Inspiring Youth Leaders with the Power of Change
When provided with appropriate support and opportunities, young people can be among the most powerful messengers and advocates for advancing their sexual and reproductive health and rights. Since its founding in 1991, Summit’s largest investment has been the youth leadership development program GOJoven, which was launched in 2004 and supports the development of young leaders to act as catalysts for improving adolescent sexual and reproductive health (ASRH) in Belize, Guatemala, Honduras and Quintana Roo, Mexico. GOJoven is implemented by the Public Health Institute and seeks to enable youth to vastly expand adolescent sexual and reproductive health (ASRH) choices, services, policies and programs at the community, national, and regional levels. For results of GOJoven’s 2012 External Evaluation, see below.
From 2004-2012, GOJoven’s focus was for PHI to work with local organizations to select youth for three week-long trainings to develop skills and knowledge in personal leadership and development, gender and sexuality, policy advocacy and other areas. GOJoven fellows – 18-to-30-year-olds from targeted regions of each country and from a cross-sector of professions and cultures – joined country cohorts, where they were challenged to develop Leadership Action Plans on ASRH. They then implemented their Leadership Action Plans in their communities using skills and techniques acquired through GOJoven. In 2013 and 2014, GOJoven shifted from PHI as lead implementer to local GOJoven alumni-led leadership. GOJoven alumni from each country have established independent non-profit organizations for four local GOJoven entities to continue their engagement in ASRH projects and activities at the community, departmental, national and regional levels. Leadership development and other activities to improve ASRH are underway in each country.
GOJoven operates in Belize, Honduras, Guatemala, and Quintana Roo, Mexico. View the map in Spanish and see sortable data on the fellows and their work. Map courtesy of the Public Health Institute and the Youth Leadership in Sexual and Reproductive Health Program (GOJoven).
Currently in its twelfth year, GOJoven has enabled more than 250 participants thus far to learn by doing, through collaboration with other youth and support from adults and mentors. The vast majority of GOJoven participants report significant gains in knowledge and skills as well as in leadership development. One key lesson has been that youth learn well from other youth. GOJoven has trained about 45% of its alumni through a rigorous Training of Trainers program to reach other young people through GOJoven and other programs and outreach.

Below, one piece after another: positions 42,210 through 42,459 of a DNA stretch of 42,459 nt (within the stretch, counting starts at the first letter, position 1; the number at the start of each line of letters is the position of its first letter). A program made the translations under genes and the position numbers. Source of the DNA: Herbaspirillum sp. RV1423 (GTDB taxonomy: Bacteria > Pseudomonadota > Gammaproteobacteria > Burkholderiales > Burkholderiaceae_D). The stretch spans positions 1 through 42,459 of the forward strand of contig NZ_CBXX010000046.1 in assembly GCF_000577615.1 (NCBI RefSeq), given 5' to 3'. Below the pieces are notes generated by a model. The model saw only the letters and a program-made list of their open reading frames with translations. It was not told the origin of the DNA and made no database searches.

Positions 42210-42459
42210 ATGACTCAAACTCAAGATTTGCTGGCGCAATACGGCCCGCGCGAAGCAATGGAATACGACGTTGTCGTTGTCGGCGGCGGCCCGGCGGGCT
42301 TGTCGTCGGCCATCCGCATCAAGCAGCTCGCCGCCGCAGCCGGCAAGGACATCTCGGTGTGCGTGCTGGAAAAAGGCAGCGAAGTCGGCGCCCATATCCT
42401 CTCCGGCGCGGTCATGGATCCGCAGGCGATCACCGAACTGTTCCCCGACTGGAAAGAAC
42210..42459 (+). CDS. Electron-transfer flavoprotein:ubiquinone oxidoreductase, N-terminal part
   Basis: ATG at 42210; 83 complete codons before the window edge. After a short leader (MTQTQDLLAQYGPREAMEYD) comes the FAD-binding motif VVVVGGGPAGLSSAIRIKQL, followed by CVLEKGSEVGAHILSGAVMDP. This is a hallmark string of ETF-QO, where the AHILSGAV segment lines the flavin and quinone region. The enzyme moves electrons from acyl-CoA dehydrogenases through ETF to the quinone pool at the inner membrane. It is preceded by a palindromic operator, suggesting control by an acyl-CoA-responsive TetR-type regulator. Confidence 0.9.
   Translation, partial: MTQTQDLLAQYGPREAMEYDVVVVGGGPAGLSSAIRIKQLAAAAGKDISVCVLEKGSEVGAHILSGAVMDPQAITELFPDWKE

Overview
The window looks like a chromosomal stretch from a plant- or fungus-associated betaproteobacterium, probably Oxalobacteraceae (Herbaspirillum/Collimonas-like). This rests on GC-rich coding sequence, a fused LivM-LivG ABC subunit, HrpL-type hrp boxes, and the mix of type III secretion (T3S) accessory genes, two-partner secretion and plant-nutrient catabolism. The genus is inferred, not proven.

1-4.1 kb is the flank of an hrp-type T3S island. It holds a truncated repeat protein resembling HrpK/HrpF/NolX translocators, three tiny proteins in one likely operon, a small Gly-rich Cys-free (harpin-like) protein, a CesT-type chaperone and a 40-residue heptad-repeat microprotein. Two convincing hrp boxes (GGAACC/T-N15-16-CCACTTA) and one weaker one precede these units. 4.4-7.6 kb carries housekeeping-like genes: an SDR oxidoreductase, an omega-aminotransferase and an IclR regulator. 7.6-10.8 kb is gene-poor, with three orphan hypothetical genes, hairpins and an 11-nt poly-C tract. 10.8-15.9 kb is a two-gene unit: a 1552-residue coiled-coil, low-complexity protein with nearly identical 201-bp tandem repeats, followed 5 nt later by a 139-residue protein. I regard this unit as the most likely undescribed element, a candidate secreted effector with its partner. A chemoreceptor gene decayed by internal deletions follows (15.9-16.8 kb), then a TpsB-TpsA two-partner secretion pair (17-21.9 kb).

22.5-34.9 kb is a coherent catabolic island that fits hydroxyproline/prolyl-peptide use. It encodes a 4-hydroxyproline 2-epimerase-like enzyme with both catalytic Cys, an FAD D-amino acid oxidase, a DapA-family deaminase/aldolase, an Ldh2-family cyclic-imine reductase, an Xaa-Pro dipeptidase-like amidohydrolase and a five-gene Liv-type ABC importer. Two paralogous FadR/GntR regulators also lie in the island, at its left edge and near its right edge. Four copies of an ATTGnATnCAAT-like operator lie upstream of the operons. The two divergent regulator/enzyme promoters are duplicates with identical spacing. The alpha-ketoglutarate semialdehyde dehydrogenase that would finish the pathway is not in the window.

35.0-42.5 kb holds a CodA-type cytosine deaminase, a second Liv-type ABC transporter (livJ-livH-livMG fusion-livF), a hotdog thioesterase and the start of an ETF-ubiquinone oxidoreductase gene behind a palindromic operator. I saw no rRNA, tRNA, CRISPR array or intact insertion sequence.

Effective training leads to effective community-level impacts. Since 2004, country teams have designed and implemented 45 Leadership Action Plans reaching over 28,000 young people, demonstrating the energy and innovative thinking of GOJoven youth. Recent Leadership action plans have focused on promoting youth human rights and sexual and reproductive health (SRH), expanding access to comprehensive sexuality education, and monitoring the implementation of a ministerial declaration to reduce adolescent pregnancies, among other projects. In Mexico in 2010, for example, GOJoven fellows educated and trained over 1,000 mainly indigenous youth on SRH through the Kanantaba youth space, located in the rural town of Jose Maria Morelos. In 2012, the Guatemala Team broadcasted six SRH-focused radio programs, reaching youth throughout the Sololá Department with information on human rights, national laws concerning SRH, pregnancy prevention, and gender-based violence prevention.
Each GOJoven fellow offers unique strengths and background experiences to his or her country GOJoven. Profiles of the GOJoven fellows can be found on the GOJoven website, which also features news, digital stories, and fact sheets for each country GOJoven. Additional information on the fellows’ projects is shared via the GOJoven Facebook page.
GOJoven Alumni Associations
The new, youth-led GOJoven alumni associations in Belize, Guatemala, Honduras and Quintana Roo, Mexico are training additional young leaders as the early cohorts age out using the GOJoven model. These local organizations are also harnessing their alumni’s expertise by implementing projects focused on ASRH education, capacity-building, services, and/or advocacy for policy change with the aim of decreasing the adolescent fertility rate, particularly among marginalized girls ages 15-19 in their countries. Below are additional highlights of the alumni associations’ work.